Dominick Dunne, the former Hollywood producer and best-selling author known for his Vanity Fair essays on the courtroom travails of the rich and famous, died Wednesday in New York city after a long battle with bladder cancer.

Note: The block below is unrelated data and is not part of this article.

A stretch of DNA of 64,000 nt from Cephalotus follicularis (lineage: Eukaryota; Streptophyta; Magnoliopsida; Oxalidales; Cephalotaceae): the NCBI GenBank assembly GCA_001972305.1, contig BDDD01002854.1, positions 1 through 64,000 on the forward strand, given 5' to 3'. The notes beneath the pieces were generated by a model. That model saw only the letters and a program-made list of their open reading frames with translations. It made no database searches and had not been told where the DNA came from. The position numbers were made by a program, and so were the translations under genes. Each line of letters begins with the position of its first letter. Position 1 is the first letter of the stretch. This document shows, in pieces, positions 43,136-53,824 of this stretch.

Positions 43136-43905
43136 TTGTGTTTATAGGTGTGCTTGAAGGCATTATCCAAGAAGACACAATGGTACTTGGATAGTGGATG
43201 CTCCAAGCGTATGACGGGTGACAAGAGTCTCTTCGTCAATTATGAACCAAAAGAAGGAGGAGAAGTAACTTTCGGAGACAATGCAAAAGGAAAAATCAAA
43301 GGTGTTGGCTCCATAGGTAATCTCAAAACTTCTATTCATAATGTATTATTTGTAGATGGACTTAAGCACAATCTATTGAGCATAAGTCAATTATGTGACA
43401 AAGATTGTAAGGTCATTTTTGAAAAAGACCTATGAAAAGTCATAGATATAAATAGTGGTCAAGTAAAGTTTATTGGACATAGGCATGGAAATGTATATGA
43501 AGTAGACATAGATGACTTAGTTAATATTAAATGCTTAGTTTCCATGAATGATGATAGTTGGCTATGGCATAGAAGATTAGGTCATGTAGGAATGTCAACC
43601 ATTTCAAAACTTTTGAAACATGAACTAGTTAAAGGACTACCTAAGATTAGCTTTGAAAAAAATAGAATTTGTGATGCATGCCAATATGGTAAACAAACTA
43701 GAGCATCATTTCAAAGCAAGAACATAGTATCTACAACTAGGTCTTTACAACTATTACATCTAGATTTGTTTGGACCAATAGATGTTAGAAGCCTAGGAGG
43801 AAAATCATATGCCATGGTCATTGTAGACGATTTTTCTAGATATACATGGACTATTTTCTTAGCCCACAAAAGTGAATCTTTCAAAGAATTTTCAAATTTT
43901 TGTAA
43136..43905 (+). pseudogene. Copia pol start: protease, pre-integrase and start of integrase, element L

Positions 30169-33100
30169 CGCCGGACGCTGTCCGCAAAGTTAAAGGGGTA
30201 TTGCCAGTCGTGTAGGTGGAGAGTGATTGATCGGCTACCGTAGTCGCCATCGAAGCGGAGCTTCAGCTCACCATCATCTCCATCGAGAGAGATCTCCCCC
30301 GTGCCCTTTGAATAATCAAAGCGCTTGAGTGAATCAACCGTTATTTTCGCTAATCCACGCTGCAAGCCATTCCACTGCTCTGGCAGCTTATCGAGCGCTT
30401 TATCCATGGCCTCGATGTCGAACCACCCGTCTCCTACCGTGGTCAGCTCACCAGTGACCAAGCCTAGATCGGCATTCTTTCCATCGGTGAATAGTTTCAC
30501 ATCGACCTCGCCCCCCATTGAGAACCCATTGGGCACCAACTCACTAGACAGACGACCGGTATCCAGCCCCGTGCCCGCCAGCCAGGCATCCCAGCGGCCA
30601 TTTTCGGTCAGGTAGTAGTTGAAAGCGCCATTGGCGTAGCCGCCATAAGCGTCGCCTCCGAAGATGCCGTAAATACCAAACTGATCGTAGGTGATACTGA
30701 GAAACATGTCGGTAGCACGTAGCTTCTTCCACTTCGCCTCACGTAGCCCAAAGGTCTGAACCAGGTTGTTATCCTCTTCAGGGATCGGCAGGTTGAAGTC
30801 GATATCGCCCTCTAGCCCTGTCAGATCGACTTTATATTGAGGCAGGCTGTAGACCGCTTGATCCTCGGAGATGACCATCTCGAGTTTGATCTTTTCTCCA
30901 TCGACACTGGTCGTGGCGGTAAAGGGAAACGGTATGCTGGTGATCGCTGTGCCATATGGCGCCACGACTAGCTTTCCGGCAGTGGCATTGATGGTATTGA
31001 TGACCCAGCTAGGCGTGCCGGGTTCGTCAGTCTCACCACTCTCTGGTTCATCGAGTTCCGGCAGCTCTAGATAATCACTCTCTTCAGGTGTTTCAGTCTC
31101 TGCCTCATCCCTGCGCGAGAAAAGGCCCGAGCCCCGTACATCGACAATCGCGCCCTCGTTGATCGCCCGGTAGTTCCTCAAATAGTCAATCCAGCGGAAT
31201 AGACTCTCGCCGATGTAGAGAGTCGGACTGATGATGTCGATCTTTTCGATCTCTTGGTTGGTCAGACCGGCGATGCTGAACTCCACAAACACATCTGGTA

Dunne, who described himself as “a high-class Zelig,” was 83. Called “Nick” by his friends, Dunne was putting the finishing touches on his final novel, which he said he planned to call “Too Much Money,” when his health took a turn for the worse. He flew to Germany earlier this month for another round of stem cell treatments at the same Bavarian clinic where the late Farrah Fawcett was treated. He was hospitalized upon his return to New York, then sent home. As a correspondent for Vanity Fair magazine, Dunne was a fixture at some of the most famous trials of our times — Claus von Bulow, William Kennedy Smith, the Menendez brothers, O.J. Simpson, Michael Skakel and Phil Spector. He discovered his magazine writing career in his 50s, through personal tragedy — his daughter’s murder. He vented his anger at the legal system in “Justice: A Father’s Account of the Trial of his Daughter’s Killer,” following the murder trial of John Sweeney, the estranged boyfriend who strangled 22-year-old Dominique Dunne, in 1982. Sweeney spent fewer than three years in prison. Dunne’s article was published by Vanity Fair and he accepted then-editor Tina Brown’s offer to write full-time for the magazine. Calling himself a “diarist,” Dunne dropped bold-faced names as he spilled behind-the-scenes nuggets gleaned from courtrooms and dinner parties alike. “It is fair to say that the halls of Vanity Fair will be lonelier without him and that, indeed, we will not see his like anytime soon, if ever again,” said editor Graydon Carter in a tribute posted on the magazine’s Web site. He bristled at one writer’s oft-repeated description of him as “Judith Krantz in pants.” He preferred to be known as a crime victim’s advocate and frequently spoke at events sponsored by victims’ groups. The fact he personally knew many of the people he wrote about set Dunne apart from other crime writers. Dunne wrote that he met music producer Phil Spector for dinner three times during the Simpson murder trial. “He knew every detail of the trial and story,” Dunne wrote. “He carried a gun when we saw each other, but he never pulled it on me.” Spector later became a defendant in a trial Dunne covered. He spoke to CNN in June, while promoting the DVD release of a documentary of his life called “After the Party.” At the time, he said he was feeling well, happy, and hopeful the treatments were working. “I’m pro stem cell,” he said. But even then, he seemed to know he was in a race against time. “I want to have one more best seller, before I cool,” Dunne said. “It’s wonderful to have a best seller.” He said his personal story puts the lie to the claim by another high society writer, the late F. Scott Fitzgerald, that there are no second acts in life. “This is the third act,” Dunne said. “I have a novel coming out. I finally got it finished in the clinic … I’m calling it ‘Too Much Money.’ That’s a hooking title.” Dunne looked back on his life during the hour-long lunchtime phone chat. He said he had just one regret — his failed marriage to his wife, Lenny, who died in 1997. The couple never formally divorced. “I loved that marriage,” he said. “Lenny was the love of my life. And yet I ruined it. I wasn’t formed yet. The regret is that I hurt her.” Marc Juris, truTV’s executive vice president, recalled Dunne as “a master storyteller … who always kept his eye on the human story behind the crimes.” Besides hosting his own show on truTV, Dunne appeared frequently on CNN’s “Larry King Live.” “Dominick Dunne was one of the finest people I’ve known,” King said. “He was a terrific writer, a raconteur, and a familiar face on ‘Larry King Live’ for many years. He was a wonderful human being.” In court, Dunne always dressed impeccably, wearing dark jackets and gray flannels, sharply starched shirts complete with cufflinks and club-style ties. He used a fountain pen to jot notes in small bound notebooks. He was unabashedly pro-prosecution, although he said he “lost no sleep” over Robert Blake’s acquittal on a charge of killing his wife, and was troubled by Martha Stewart’s conviction on lying to investigators about a stock deal. When Simpson’s acquittal was announced in 1995, Dunne’s jaw dropped and the courtroom cameras caught his expression. It became an iconic image. Simpson later was found liable in a wrongful death suit and ordered to pay more than $33 million to the victims’ families. Dunne had been battling cancer for several years — a fight that became widely known when he collapsed in court last year while covering Simpson’s Las Vegas armed robbery trial. He wasn’t in court to see Simpson sentenced to prison. Dunne’s life story reads like one of his novels. He was born to a well-to-do family in Hartford, Connecticut, in 1925; his father was a cardiac specialist. Dunne attended preppy Williams College, and fought in the Battle of the Bulge, winning the Bronze star. He later found work in New York as a stage manager for “The Howdy Doody Show,” a popular kids’ show when television was in its infancy. He moved to Hollywood, rubbing elbows with the biggest names in show business during the 1960s, and became a movie producer. But he soon became addicted to alcohol and drugs, hit bottom and became his own worst nightmare — a nobody. He sobered up and retired to a one-room cabin in Oregon to write his first novel, then headed back to New York with just a suitcase and his typewriter. In 1985, Dunne wrote his first best-seller, “The Two Mrs. Grenvilles,” loosely based on a society killing. That success was followed by “People Like Us,” “An Inconvenient Woman,” “A Season in Purgatory,” and, following the Simpson trial, “Another City, Not my Own.” His brother, the late John Gregory Dunne, was an accomplished author and was married to Joan Didion, a wit and famous writer. In fact, Dunne has said, he was so daunted by their talent that it probably delayed the start of his own writing career by decades. Asked if he believed in past lives, Dunne, ever the firm believer in second acts, said: “I believe in future ones.”